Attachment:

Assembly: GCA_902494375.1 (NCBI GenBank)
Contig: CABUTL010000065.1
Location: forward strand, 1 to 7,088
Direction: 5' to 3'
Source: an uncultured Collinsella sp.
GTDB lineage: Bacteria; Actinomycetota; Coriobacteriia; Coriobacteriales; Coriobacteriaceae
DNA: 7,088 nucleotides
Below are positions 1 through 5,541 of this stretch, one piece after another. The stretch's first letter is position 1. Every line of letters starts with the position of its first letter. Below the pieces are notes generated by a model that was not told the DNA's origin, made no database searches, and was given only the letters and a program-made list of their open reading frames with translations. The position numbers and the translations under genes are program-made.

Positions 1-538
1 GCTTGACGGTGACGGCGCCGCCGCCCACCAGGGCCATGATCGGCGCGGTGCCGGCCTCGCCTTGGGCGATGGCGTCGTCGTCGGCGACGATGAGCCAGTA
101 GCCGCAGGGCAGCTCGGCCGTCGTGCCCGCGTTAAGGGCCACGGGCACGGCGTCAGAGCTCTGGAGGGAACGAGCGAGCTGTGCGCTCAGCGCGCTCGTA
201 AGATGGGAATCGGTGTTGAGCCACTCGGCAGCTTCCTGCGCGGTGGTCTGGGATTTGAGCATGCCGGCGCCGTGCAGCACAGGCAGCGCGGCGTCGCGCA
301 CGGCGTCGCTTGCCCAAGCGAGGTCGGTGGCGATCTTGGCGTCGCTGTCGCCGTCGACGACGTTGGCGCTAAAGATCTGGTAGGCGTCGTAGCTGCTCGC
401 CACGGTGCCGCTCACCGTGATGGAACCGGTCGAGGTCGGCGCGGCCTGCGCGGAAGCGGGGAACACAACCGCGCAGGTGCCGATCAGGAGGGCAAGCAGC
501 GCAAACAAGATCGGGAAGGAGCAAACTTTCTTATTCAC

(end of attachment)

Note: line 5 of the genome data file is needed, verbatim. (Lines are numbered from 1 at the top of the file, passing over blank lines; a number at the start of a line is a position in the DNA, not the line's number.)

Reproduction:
Source: an uncultured Collinsella sp.